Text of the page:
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disdain
in
Gulliver's Travels
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disdain
Used In
Gulliver's Travels
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  • But this animal seemed to receive my civilities with disdain, shook his head, and bent his brows, softly raising up his right fore-foot to remove my hand.
  • At other times, if a female stranger came among them, three or four of her own sex would get about her, and stare, and chatter, and grin, and smell her all over; and then turn off with gestures, that seemed to express contempt and disdain.
  • After much debate, they concluded unanimously, that I was only relplum scalcath, which is interpreted literally lusus naturae; a determination exactly agreeable to the modern philosophy of Europe, whose professors, disdaining the old evasion of occult causes, whereby the followers of Aristotle endeavoured in vain to disguise their ignorance, have invented this wonderful solution of all difficulties, to the unspeakable advancement of human knowledge.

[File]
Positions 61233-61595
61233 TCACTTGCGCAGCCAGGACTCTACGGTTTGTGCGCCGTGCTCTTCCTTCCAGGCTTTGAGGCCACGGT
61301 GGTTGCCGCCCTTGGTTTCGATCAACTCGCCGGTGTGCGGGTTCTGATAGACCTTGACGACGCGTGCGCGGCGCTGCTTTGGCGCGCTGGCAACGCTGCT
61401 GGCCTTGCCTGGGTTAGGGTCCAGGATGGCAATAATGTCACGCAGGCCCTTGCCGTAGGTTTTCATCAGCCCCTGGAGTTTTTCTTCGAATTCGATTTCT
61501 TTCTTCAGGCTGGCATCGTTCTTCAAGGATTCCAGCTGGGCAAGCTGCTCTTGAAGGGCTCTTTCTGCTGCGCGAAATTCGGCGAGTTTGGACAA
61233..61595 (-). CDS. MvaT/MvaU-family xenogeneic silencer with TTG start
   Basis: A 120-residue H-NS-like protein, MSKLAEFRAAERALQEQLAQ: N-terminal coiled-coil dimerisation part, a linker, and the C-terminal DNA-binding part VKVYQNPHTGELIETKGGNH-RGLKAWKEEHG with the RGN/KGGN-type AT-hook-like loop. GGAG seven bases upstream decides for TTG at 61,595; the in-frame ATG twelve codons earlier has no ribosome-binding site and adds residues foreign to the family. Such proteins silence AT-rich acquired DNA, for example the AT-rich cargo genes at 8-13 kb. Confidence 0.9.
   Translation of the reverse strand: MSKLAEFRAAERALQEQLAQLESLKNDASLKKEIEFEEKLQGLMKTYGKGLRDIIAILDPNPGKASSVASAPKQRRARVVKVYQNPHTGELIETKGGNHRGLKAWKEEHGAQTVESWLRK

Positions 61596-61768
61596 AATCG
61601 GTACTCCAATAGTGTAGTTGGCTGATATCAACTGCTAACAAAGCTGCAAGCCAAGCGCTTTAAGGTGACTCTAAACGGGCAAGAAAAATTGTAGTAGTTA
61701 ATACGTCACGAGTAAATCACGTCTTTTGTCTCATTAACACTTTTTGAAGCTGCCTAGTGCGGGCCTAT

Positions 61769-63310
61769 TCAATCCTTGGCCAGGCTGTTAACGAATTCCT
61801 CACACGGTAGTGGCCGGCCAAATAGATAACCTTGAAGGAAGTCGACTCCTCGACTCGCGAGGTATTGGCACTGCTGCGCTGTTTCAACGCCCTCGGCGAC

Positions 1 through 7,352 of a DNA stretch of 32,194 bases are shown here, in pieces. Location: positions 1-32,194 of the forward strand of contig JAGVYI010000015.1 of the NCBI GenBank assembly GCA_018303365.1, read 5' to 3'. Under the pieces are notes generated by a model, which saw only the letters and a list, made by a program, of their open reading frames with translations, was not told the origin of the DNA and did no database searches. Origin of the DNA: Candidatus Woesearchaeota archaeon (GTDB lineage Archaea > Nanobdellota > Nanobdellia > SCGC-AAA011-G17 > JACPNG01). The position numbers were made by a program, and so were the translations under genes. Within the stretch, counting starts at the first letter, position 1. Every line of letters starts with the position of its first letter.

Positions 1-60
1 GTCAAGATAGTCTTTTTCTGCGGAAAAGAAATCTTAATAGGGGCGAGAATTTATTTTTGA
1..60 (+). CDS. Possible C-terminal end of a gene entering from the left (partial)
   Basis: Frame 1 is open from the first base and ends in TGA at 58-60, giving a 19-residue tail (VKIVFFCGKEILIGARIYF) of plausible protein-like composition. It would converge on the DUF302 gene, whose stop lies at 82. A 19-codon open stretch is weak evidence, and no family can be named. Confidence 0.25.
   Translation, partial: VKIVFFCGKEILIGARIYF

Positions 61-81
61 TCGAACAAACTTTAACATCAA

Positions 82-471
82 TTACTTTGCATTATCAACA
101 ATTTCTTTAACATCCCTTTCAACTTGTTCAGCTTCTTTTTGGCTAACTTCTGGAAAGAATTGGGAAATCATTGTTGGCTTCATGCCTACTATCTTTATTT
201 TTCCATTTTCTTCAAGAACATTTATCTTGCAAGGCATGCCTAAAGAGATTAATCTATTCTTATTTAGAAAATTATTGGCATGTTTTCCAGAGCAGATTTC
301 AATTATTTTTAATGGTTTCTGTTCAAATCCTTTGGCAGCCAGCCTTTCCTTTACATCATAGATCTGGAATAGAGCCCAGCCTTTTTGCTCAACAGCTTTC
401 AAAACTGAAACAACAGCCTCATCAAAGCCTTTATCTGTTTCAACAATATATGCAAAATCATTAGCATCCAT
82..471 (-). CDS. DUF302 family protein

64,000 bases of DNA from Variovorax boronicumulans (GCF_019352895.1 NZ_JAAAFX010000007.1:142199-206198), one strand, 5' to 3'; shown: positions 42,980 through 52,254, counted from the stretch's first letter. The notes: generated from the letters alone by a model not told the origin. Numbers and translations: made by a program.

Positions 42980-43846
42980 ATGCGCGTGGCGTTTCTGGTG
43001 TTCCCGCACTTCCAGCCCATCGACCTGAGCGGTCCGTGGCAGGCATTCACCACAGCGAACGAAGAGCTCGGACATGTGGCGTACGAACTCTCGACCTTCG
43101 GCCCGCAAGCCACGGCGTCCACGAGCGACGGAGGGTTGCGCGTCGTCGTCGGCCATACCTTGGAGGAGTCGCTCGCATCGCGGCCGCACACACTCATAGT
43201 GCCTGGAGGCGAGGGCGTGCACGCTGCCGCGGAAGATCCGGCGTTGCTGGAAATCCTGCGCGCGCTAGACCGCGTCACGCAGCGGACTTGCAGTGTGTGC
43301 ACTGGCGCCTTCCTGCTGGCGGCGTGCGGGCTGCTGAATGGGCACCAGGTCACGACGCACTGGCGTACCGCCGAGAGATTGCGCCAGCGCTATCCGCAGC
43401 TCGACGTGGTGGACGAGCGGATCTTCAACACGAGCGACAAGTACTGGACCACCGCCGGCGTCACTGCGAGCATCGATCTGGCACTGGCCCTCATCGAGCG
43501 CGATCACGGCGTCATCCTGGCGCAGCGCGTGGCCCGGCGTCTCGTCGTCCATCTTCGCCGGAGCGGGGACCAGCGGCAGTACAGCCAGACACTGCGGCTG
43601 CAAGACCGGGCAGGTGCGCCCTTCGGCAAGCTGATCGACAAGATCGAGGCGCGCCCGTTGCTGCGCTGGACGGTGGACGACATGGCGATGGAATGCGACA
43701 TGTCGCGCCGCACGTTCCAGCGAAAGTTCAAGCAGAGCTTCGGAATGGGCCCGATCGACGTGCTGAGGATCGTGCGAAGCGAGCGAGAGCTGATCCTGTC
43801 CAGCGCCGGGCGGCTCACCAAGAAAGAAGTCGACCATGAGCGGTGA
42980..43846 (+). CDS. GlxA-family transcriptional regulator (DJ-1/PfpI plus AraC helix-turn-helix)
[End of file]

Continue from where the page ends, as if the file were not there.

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  • She tries to be polite, but cannot hide her disdain for authority.
  • She has nothing but disdain for the notion that common people can regulate their own lives better than she can.

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